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David Shulenburger

David ShulenburgerDavid Shulenburger, A۰P۰L۰U Senior Fellow, was A۰P۰L۰U’s first Vice President for Academic Affairs. He served as Provost and Executive Vice Chancellor of the University of Kansas from 1993 to 2006. He was chair of the Board of Directors of the Center for Research Libraries, a member of the National Commission on Writing, and a BioOne board member. He currently serves as a Consulting Editor for Change Magazine. Shulenburger writes and speaks nationally and internationally on the economics of higher education and scholarly communications and accountability in higher education. He holds a Ph.D. from the University of Illinois.

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Tom Sullivan

E. Thomas SullivanTom Sullivan, with his appointment effective July 15, 2012, became the 26th President of the University of Vermont. Previously, he had served as Senior Vice President for Academic Affairs and Provost at the University of Minnesota from July 2004 through January 2012. He also served as the eighth dean of the University of Minnesota Law School from 1995 to 2002. Upon finishing his term as dean, he returned to full-time research and teaching. In June of 2003, he received the J. William Elwin, Jr., Award from the American Bar Association Section of Legal Education for leadership and contributions to law school development. At the University of Minnesota Law School, he has received the Stanley V. Kinyon Teacher of the Year Award for Excellence in Teaching. In 2005, he was appointed the Julius E. Davis Chair in Law. He has chaired the ABA Section of Legal Education, and has chaired the Association of American Law Schools Section on Antitrust and Economic Regulation. On several occasions, he has been a consultant to the U.S. Senate Judiciary Committee on judicial nominations to the Supreme Court, and to the U.S. Senate Commerce Committee on mergers. He is a nationally recognized authority on antitrust law and complex litigation, having authored ten books and over 50 articles. He and co-author Professor Richard Frase published Proportionality Principles in American Law: Controlling Excessive Government Actions (Oxford University Press, 2009). He is the co-author, with Professors Herbert Hovencamp and Howard Shelanksi of Antitrust Law, Policy, and Procedure (6th ed., 2009) and co-author with Professor Jeffrey Harrison of Understanding Antitrust and Its Economic Implications (5th ed., 2009). Most recently, he published Complex Litigation with Professors Richard Freer, Doug Floyd and Brad Clary (2010). He also published Private Antitrust Actions (Little, Brown & Co., 1996) with Douglas Floyd. He is presently writing a book entitled The Arc of Due Process in American Constitutional Law.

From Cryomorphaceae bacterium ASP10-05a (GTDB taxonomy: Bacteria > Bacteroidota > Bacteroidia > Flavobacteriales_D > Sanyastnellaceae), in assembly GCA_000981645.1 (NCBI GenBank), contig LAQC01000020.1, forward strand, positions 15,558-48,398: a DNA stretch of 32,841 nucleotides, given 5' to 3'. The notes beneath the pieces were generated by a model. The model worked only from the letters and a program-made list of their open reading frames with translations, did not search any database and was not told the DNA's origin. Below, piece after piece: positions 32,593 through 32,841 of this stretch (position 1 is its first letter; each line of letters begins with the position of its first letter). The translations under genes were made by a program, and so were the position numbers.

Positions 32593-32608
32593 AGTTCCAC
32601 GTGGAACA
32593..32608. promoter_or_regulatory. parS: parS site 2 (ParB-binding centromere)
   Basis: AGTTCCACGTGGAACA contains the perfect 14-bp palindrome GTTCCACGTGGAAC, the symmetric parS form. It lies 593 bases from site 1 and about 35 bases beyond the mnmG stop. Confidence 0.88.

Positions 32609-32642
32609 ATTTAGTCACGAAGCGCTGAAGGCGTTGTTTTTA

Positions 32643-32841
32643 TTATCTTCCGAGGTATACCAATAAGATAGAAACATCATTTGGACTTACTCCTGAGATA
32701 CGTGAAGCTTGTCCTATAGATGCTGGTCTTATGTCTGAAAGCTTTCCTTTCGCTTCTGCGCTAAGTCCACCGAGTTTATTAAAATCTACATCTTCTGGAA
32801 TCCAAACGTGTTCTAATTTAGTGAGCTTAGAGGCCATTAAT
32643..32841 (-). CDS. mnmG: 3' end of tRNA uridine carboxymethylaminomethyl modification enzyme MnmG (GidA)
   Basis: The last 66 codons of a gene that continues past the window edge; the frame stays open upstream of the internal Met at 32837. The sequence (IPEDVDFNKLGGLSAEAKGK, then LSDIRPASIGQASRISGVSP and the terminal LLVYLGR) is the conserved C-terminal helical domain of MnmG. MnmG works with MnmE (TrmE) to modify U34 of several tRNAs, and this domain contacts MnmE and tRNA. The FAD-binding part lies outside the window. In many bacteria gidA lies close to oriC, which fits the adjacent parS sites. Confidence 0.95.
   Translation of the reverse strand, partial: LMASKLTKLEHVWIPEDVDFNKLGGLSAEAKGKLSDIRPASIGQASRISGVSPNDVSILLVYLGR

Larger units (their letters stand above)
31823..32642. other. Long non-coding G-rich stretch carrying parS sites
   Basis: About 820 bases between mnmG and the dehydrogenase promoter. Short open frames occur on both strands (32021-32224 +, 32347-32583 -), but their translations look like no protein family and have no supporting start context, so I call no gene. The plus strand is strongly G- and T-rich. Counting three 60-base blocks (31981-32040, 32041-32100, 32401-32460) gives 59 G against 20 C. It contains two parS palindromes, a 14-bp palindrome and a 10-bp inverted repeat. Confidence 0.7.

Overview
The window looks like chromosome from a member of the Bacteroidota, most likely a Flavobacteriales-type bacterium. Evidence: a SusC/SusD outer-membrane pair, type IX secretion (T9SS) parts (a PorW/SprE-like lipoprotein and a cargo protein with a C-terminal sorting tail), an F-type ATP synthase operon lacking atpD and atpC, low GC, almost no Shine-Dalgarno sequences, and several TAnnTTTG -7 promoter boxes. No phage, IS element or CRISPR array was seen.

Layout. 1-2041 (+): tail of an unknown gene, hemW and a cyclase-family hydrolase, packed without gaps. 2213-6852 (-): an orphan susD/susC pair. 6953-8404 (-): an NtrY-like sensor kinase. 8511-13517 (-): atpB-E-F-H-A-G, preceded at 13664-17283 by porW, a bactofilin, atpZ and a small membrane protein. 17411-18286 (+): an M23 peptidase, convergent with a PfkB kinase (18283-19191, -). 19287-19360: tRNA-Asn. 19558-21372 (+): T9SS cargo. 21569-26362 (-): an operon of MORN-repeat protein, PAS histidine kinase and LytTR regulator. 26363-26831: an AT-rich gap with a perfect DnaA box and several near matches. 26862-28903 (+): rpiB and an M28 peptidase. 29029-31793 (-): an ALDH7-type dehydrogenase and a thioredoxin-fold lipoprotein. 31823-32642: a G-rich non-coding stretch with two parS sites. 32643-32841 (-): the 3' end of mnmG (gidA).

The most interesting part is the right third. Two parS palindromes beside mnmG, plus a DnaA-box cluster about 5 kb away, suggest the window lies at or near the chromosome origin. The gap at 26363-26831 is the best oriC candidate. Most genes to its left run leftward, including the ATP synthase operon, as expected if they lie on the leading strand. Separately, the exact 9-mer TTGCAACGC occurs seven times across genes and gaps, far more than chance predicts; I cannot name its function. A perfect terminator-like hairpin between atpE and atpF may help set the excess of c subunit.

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Thomas C. Vogelmann